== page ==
Sportsman makes self-guided African safari
Jan. 25, 2002
You might consider Roy Hurst a fortunate man. Who do you know who gets to go to game-rich Zimbabwe, borrow a safari vehicle and go into the bush to hunt plains game on his own without a professional hunter? And all for free! Hurst considers the experience he had in Africa last summer a "unique blessing from the Lord."
Roy speaks of the experience, "Each of those 4 days my emotions were operating at full capacity, relishing every minute; feeling like I was in heaven."
During many trips to Zimbabwe, formerly Rhodesia, Roy has developed a close attachment to the nation's people and land. He claims "the people are the brightest, most polite and best educated in all of Africa, and the whites are aristocratic in their social graces and lifestyle."
Relationships there have resulted in Hurst being invited to stay in friends' homes and go hunting with them free of charge. Some of his friends in Zimbabwe are Christians as is Roy. "They practically roll out the red carpet for me," he remarks.
Hurst feels a kinship with Zimbabwe's history. During the 1970s Rhodesia was embroiled in a full scale anti-terrorist war, which ended in 1980. Like many Americans, Roy responded to their call for help, risking his life during 2 trips to the country. Beyond assisting the government and the military, he also interacted with Christians and churches. Today his trips are like those of a voluntary missionary; visits to seminaries, churches and Christian people, witnessing as he travels.
One Christian family, Cleve and Ann Fairey, have invited Hurst to their 8,000 acre cattle, paprika and game ranch twice. The 28 mile dirt road to their ranch is so bad even 4-wheel drive vehicles cannot negotiate it except during the dry season.
The ranch has abundant plains game, including 2 rare black rhinos, leopards, cheetahs and giraffes. Roy arrived there last summer and was told they needed to harvest an old bull eland, a zebra and a wildebeest. He was invited to make the hunt. Cleve furnished Roy a 30-06 rifle, his chief anti-poaching security man as guide and the keys to a 1981 land cruiser 4WD vehicle. It took much of the first day for Hurst to get used to driving from the right hand seat. Negotiating rivers, boulders and steep ravines in the roadless wilderness was itself an adventure.
The pair saw much game. At one point Roy stopped the vehicle and climbed a small mountain to view the surrounding countryside. The scene was "another blessing" according to Hurst.
They saw a pair of eland the first day and tracked them for over an hour without catching up. Another day they located 5 eland, one of which was an old bull. The eland spotted the hunters and moved into thick brush. After a half-mile stalk, Roy made a good shoulder shot. Surprisingly, the scout ran toward the wounded bull, trying to keep up as it followed the other 4 animals.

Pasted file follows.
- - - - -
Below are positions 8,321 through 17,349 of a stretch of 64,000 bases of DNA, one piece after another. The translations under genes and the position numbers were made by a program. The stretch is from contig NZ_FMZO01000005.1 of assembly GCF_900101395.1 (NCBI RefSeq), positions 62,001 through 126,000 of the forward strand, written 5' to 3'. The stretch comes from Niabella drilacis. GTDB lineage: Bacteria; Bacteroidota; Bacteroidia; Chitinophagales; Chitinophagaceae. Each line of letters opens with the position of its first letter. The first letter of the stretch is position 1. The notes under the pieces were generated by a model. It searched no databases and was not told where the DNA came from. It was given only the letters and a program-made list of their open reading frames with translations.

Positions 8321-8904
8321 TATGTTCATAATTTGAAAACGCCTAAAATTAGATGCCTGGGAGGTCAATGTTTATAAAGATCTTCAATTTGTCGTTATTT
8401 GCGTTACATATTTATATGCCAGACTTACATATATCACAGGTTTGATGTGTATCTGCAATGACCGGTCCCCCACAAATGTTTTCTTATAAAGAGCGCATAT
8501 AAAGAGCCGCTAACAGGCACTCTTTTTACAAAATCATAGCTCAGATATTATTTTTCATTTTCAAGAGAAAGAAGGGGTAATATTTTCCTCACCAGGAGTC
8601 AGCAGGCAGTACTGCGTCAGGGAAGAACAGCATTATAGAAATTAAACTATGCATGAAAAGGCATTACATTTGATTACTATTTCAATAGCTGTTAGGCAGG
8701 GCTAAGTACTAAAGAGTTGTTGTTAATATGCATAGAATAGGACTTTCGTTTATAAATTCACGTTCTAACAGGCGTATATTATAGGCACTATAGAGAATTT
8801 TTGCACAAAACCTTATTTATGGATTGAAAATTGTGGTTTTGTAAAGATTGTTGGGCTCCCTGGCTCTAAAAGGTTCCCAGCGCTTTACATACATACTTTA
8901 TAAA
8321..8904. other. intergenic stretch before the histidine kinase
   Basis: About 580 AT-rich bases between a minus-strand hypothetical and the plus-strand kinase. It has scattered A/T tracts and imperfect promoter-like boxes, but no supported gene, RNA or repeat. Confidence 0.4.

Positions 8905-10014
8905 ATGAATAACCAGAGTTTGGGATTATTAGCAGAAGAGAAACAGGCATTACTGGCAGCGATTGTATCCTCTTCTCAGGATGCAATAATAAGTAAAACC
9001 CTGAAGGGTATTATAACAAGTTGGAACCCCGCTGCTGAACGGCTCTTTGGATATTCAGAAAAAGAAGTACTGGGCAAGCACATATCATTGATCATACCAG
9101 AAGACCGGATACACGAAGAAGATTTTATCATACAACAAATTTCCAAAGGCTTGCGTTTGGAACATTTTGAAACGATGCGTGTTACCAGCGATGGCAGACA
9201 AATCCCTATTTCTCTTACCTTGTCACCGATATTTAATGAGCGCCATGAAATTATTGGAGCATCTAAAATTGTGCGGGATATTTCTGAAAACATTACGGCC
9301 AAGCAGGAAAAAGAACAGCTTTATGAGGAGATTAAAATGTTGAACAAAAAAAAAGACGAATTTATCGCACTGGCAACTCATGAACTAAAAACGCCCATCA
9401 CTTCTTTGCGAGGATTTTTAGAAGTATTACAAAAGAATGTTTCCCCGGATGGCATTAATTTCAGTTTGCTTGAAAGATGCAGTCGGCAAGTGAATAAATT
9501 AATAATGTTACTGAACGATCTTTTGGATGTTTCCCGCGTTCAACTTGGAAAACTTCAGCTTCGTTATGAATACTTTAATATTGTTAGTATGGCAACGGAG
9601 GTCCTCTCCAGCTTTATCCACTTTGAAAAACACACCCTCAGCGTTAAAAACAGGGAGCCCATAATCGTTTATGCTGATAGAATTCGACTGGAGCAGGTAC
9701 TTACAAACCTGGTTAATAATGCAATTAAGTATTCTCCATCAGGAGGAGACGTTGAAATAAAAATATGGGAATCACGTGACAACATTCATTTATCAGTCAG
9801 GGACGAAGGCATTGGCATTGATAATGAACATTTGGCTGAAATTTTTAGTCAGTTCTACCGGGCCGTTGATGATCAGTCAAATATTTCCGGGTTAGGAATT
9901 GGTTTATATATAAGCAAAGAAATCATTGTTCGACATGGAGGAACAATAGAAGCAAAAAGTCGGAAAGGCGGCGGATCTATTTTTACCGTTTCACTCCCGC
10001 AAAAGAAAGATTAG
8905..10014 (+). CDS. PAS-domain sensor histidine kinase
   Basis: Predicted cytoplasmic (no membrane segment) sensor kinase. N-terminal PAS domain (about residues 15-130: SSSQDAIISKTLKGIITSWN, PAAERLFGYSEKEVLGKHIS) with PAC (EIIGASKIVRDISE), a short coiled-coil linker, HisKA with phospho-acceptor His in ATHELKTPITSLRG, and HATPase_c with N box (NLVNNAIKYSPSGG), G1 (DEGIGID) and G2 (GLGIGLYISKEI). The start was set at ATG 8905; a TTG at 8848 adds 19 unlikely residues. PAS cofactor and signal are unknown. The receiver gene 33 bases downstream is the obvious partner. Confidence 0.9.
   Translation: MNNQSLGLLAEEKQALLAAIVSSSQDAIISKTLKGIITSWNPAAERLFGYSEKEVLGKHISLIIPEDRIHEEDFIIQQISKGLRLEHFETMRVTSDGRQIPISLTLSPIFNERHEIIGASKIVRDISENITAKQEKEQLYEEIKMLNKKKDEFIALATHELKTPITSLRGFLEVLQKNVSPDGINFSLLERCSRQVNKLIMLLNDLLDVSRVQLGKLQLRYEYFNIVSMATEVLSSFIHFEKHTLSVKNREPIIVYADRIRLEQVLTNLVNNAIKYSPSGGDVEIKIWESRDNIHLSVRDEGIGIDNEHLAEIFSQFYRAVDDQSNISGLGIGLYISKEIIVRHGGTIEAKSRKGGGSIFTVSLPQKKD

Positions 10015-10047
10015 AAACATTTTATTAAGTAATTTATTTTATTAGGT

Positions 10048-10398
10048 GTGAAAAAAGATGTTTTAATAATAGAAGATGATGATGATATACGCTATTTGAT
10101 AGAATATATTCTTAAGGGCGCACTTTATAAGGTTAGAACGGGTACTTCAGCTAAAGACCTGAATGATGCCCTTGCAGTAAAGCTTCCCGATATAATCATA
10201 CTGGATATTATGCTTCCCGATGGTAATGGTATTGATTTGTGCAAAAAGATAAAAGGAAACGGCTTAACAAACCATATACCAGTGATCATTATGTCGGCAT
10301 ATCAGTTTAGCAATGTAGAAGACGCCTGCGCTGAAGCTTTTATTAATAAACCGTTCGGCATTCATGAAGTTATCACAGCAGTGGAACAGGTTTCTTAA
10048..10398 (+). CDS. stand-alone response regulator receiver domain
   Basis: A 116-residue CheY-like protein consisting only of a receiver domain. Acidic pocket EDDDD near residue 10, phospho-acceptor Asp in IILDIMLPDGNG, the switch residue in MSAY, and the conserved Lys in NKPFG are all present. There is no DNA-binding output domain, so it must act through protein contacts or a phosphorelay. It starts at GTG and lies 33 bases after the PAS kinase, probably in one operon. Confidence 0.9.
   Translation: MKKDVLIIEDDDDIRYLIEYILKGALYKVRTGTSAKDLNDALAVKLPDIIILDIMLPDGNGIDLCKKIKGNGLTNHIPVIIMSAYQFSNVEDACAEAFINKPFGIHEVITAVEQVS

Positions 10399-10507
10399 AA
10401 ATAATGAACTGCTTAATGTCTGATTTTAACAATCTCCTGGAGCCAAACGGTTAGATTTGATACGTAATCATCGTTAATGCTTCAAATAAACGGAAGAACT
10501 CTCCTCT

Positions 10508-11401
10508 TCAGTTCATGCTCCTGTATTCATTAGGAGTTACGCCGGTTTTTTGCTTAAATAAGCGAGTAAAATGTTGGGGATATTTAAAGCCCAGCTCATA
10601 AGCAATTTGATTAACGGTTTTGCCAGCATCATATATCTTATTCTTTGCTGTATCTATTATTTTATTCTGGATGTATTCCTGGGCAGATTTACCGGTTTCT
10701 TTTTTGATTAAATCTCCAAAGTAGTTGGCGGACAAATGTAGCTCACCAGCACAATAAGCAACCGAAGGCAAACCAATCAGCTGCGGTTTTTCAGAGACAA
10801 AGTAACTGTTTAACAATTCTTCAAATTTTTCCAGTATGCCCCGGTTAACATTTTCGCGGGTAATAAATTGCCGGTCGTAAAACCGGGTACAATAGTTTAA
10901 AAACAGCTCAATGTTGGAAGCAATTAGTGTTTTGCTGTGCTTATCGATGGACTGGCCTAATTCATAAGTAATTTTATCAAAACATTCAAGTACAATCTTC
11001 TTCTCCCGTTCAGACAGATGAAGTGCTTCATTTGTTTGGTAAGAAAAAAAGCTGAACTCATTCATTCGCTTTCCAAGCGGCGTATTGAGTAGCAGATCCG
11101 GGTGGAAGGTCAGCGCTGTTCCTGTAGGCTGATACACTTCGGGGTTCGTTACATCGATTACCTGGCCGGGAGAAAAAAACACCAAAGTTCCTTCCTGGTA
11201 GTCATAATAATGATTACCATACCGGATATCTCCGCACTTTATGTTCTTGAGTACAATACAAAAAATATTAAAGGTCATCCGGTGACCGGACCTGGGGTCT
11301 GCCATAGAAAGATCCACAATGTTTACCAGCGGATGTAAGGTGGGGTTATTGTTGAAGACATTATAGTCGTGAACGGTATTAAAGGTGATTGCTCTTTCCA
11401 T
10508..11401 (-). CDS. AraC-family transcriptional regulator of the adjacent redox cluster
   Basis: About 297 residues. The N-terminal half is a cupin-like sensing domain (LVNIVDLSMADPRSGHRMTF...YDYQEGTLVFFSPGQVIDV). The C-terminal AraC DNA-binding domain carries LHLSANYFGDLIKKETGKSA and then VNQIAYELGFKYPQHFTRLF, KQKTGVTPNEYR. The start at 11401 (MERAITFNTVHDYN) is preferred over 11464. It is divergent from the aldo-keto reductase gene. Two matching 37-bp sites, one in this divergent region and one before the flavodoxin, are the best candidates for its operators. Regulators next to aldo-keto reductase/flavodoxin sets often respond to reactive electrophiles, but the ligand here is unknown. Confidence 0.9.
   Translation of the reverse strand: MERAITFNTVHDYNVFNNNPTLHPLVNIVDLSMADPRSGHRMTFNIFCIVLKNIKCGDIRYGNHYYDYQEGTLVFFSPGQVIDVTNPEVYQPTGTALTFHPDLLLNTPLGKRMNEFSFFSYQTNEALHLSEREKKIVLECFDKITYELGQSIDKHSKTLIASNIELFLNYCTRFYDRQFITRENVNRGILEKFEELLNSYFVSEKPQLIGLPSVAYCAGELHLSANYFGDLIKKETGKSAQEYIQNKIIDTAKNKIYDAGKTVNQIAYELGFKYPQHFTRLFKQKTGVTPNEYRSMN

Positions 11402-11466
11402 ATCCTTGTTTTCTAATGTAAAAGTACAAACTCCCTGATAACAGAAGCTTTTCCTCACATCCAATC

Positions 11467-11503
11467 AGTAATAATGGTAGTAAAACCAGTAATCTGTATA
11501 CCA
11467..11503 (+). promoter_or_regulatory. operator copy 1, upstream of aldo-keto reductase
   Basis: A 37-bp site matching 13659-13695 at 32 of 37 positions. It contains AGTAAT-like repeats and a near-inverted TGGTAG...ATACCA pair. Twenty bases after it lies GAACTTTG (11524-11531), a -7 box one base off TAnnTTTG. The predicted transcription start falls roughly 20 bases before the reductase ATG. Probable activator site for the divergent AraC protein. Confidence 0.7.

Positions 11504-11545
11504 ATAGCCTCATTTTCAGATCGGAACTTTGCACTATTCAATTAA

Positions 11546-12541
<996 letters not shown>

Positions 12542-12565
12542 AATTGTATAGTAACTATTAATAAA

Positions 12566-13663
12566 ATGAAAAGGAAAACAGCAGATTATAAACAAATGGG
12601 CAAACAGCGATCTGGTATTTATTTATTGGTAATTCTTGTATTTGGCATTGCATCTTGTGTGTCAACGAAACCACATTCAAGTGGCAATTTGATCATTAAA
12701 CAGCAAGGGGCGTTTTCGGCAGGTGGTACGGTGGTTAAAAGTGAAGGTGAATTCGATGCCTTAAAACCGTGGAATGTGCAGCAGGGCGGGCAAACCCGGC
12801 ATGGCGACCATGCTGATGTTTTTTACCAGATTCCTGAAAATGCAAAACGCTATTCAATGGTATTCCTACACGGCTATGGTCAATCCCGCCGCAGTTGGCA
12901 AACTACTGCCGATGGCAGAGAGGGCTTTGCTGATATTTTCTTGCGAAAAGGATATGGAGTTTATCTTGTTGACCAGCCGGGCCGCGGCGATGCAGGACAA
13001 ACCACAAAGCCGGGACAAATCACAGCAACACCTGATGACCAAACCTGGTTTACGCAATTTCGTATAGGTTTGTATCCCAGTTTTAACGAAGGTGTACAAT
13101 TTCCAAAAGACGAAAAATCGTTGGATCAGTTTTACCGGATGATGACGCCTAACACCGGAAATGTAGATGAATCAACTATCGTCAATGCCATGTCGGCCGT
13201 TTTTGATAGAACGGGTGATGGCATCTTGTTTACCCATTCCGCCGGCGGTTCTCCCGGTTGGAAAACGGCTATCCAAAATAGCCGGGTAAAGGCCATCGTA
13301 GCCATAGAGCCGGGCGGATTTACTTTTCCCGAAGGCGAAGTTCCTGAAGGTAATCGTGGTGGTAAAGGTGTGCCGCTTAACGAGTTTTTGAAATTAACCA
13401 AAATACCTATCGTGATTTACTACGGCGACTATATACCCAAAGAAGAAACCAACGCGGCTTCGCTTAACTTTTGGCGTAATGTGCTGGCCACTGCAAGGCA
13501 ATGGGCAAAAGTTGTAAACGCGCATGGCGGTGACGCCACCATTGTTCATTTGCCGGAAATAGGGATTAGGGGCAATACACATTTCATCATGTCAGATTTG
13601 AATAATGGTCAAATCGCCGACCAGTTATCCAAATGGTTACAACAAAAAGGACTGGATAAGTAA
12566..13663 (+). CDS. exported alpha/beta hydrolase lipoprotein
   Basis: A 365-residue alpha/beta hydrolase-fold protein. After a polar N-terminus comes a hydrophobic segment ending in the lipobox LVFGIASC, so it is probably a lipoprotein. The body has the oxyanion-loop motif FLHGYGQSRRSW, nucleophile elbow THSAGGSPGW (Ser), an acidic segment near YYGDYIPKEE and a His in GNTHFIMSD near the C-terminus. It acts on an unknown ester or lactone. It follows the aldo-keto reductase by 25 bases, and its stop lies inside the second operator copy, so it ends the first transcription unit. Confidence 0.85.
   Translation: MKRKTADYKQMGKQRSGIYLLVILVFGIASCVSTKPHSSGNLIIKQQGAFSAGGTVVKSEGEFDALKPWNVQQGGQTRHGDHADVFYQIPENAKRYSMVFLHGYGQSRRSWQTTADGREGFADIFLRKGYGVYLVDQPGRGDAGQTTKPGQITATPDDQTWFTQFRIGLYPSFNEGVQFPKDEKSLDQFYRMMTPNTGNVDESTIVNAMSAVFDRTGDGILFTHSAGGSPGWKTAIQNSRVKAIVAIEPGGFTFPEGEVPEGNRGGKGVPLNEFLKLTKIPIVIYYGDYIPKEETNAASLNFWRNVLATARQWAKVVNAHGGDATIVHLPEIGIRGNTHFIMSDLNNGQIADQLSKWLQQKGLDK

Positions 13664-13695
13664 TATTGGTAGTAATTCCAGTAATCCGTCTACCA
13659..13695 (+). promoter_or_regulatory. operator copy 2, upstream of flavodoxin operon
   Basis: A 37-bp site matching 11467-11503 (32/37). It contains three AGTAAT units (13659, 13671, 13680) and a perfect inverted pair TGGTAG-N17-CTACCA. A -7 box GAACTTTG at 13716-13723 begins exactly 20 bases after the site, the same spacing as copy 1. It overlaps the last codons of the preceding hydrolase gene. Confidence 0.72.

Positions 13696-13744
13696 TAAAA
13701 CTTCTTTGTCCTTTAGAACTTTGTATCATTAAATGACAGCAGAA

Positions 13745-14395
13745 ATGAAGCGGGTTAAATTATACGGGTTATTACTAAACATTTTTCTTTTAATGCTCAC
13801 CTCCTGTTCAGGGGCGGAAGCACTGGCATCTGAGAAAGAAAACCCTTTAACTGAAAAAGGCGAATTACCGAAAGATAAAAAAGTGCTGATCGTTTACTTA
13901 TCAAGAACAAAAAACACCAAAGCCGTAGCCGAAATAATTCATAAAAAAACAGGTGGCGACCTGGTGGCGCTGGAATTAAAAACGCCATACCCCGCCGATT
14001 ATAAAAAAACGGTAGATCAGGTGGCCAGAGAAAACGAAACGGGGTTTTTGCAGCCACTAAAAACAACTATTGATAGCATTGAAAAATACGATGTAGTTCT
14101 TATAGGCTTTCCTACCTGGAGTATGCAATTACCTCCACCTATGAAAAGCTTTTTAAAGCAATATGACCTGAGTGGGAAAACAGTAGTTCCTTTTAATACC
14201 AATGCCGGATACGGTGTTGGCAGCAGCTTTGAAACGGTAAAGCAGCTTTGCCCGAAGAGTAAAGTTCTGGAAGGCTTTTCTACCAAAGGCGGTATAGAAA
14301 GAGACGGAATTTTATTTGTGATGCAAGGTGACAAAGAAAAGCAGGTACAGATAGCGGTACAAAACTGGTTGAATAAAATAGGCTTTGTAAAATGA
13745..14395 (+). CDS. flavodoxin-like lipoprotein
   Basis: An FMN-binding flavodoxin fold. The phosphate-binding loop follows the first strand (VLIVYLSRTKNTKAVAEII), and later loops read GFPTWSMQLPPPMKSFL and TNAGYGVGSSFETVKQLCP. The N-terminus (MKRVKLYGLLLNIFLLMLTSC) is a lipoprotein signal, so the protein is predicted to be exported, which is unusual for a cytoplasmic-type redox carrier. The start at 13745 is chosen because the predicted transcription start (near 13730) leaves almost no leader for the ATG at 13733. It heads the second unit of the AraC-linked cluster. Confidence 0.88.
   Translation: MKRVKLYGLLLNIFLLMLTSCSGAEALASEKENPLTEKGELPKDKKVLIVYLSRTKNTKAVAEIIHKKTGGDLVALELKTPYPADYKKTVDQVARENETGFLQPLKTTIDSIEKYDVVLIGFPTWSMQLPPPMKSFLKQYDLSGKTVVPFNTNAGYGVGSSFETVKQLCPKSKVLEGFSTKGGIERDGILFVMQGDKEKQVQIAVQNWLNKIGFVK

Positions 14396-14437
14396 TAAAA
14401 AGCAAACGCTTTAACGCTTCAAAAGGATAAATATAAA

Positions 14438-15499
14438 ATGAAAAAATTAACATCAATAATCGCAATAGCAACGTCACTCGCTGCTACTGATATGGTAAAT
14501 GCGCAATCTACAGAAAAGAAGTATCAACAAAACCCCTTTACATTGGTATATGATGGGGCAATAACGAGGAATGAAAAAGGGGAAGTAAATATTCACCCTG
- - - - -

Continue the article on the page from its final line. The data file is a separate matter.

After a quarter mile chase, Roy got another shot and put the bull down. While the scout was attempting a congratulatory hand shake, the bull got up and fled. The chase continued until the bull crashed through an 8-foot electrified game fence and onto an adjacent ranch on which lived dangerous squatters, called invaders in the area. Lung blood at the fence indicated the bull was mortally hit and likely already dead. The scout refused to cross the fence.
Back at the ranch, the scout was reprimanded for chasing after the bull. Waiting after the shot before following is standard procedure for retrieving an escaping animal fatally hit. Cleve notified the adjoining rancher and was warned not to pursue the eland because of the danger posed by the invaders. The squatters would find the bull and eat it.
Roy and the scout stalked to within 50 yards of another pair of bull eland but they were not old enough to justify harvesting.
More bad luck ensued as Roy stalked and took aim at a wildebeest. When he pulled the trigger, the firing pin fell on an empty chamber. He later learned the rifle had a weak magazine spring and sometimes failed to chamber a round.
On the third day Hurst decided to take a zebra and after a stalk made a shot that dropped the zebra, which characteristically regained its feet and fled. This time they waited an appropriate time and trailed the zebra to where it died just 100 yards away.
On the last afternoon of the hunt, Cleve furnished Roy a 12 gauge over/under shotgun and 20 shells. They made Hurst's first ever African goose hunt. They hid behind huge granite boulders in a hundred-acre harvested corn field. Geese came in small flocks with a tailwind and Roy shot all his shells in about 90 minutes. He had bagged 4 of the 7 Egyptian and spur-wing geese taken.